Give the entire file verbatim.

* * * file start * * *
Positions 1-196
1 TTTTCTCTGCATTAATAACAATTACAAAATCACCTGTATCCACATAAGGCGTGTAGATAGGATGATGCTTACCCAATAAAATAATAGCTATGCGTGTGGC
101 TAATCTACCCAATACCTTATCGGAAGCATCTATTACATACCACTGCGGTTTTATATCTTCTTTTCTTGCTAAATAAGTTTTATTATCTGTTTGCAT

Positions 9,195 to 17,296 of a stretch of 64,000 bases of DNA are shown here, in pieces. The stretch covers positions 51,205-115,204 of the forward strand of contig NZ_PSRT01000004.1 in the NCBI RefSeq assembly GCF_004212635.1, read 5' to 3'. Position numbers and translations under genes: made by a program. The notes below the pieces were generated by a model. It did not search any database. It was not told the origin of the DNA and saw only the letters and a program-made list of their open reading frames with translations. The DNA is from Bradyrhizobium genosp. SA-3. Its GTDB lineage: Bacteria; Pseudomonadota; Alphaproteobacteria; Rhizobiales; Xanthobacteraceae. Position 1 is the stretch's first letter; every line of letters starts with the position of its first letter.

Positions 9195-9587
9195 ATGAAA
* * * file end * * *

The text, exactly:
Positions 1-196
1 TTTTCTCTGCATTAATAACAATTACAAAATCACCTGTATCCACATAAGGCGTGTAGATAGGATGATGCTTACCCAATAAAATAATAGCTATGCGTGTGGC
101 TAATCTACCCAATACCTTATCGGAAGCATCTATTACATACCACTGCGGTTTTATATCTTCTTTTCTTGCTAAATAAGTTTTATTATCTGTTTGCAT

Positions 9,195 to 17,296 of a stretch of 64,000 bases of DNA are shown here, in pieces. The stretch covers positions 51,205-115,204 of the forward strand of contig NZ_PSRT01000004.1 in the NCBI RefSeq assembly GCF_004212635.1, read 5' to 3'. Position numbers and translations under genes: made by a program. The notes below the pieces were generated by a model. It did not search any database. It was not told the origin of the DNA and saw only the letters and a program-made list of their open reading frames with translations. The DNA is from Bradyrhizobium genosp. SA-3. Its GTDB lineage: Bacteria; Pseudomonadota; Alphaproteobacteria; Rhizobiales; Xanthobacteraceae. Position 1 is the stretch's first letter; every line of letters starts with the position of its first letter.

Positions 9195-9587
9195 ATGAAA